- Oil prices fell on Monday because of increasing concerns about fuel demand.
- Finance ministers and central bank governors from the G20 warned that global economic growth risks have increased amid rising trade and geopolitical tensions.
Oil prices fell on Monday because of increasing concerns about fuel demand after finance ministers and central bank governors from the G20 warned that global economic growth risks have increased amid rising trade and geopolitical tensions.
Finance ministers and central bank governors ended the meeting of the Group of 20 largest economies in Buenos Aires over the weekend calling for more dialogue to prevent trade and geopolitical tensions from hurting growth.
“Global economic growth remains robust and unemployment is at a decade low,” the finance leaders said in a statement. “However, growth has been less synchronized recently, and downside risks over the short and medium term have increased.”
The talks occurred amid escalating rhetoric in the trade conflict between the United States and China, the world’s largest economies, which have so far slapped tariffs on $34 billion worth of each other’s goods.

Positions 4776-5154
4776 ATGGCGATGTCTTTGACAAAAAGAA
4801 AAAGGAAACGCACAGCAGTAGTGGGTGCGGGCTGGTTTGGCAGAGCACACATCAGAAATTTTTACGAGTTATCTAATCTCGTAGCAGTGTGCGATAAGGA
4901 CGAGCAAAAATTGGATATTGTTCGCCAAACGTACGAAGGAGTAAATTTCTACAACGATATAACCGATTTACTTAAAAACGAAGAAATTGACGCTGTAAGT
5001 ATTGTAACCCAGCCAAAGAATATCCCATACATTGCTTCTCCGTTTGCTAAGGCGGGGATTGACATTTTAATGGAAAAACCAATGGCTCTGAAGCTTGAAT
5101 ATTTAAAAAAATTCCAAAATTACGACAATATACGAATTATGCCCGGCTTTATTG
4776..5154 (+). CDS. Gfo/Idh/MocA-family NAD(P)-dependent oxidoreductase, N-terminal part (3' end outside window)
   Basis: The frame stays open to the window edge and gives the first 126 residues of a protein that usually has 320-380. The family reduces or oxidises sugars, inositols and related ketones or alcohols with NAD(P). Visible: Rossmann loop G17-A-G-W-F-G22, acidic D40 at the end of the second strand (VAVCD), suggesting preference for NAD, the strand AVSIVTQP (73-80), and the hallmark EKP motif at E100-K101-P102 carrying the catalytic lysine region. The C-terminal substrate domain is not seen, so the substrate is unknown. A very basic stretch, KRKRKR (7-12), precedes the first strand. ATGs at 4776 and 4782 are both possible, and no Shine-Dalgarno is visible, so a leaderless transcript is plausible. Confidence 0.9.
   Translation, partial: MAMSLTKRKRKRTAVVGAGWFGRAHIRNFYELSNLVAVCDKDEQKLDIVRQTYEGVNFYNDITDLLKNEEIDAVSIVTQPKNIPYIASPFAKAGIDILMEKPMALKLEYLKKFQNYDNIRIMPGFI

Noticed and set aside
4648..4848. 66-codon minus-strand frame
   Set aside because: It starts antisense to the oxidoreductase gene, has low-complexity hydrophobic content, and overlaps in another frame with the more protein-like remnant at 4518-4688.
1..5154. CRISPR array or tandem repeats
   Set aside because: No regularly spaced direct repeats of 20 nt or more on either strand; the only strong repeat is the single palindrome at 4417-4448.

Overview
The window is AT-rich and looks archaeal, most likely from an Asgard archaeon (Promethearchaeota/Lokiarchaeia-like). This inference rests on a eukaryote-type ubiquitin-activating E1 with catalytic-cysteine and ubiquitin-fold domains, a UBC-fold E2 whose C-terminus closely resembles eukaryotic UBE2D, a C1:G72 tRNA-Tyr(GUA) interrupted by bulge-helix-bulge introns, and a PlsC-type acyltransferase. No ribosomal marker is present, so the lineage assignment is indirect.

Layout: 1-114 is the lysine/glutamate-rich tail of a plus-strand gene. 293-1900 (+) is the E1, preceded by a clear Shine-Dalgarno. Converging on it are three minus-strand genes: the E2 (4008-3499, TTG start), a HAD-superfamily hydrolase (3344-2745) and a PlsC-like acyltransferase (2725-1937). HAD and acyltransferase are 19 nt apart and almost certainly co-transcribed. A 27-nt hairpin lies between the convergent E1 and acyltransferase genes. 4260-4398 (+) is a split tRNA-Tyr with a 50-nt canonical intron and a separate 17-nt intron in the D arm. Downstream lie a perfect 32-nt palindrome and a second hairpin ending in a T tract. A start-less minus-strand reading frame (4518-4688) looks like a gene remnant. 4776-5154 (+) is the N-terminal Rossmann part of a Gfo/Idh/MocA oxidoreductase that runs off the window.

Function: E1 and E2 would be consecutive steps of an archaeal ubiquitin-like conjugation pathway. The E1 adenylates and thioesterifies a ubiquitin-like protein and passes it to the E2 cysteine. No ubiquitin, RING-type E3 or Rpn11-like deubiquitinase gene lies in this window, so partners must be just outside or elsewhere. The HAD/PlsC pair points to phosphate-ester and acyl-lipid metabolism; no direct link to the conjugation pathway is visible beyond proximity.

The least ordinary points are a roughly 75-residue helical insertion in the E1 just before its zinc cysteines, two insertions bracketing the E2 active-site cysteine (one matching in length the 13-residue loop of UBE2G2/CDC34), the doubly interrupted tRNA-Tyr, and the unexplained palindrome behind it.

U.S. President Donald Trump threatened on Friday to impose tariffs on all $500 billion of Chinese exports to the United States unless Beijing agrees to major structural changes to its technology transfer, industrial subsidy and joint venture policies.
“The impact of the trade war and the recognition that President Trump and his administration are serious about going to the mat on this issue is finally starting to register in the consciousness of traders and investors in oil and other financial markets,” said Greg McKenna, chief market strategist at AxiTrader.
Economic growth and oil demand growth are closely correlated as expanding economies support fuel consumption for trade and travel as well as for automobiles.
U.S. energy companies last week cut the number of oil rigs by the most since March as the rate of growth has slowed over the past month or so with recent declines in crude prices.
Drillers cut 5 oil rigs in the week to July 20, bringing the total count down to 858, General Electric’s Baker Hughes energy services firm said in its closely followed report on Friday.
The U.S. rig count, an early indicator of future output, is higher than a year ago when 764 rigs were active as energy companies have been ramping up production in anticipation of higher prices in 2018 than previous years.
Hedge funds and money managers cut their bullish wagers on U.S. crude for the first time in nearly a month, a further sign of weaker sentiment for the market.
The speculator group cut their combined futures and options positions by 34,067 contracts to 423,650 in the week to July 17, the U.S. Commodity Futures Trading Commission (CFTC) said on Friday.
Most of the reduction occurred as money managers reduced their long position, or bets that oil prices would rise.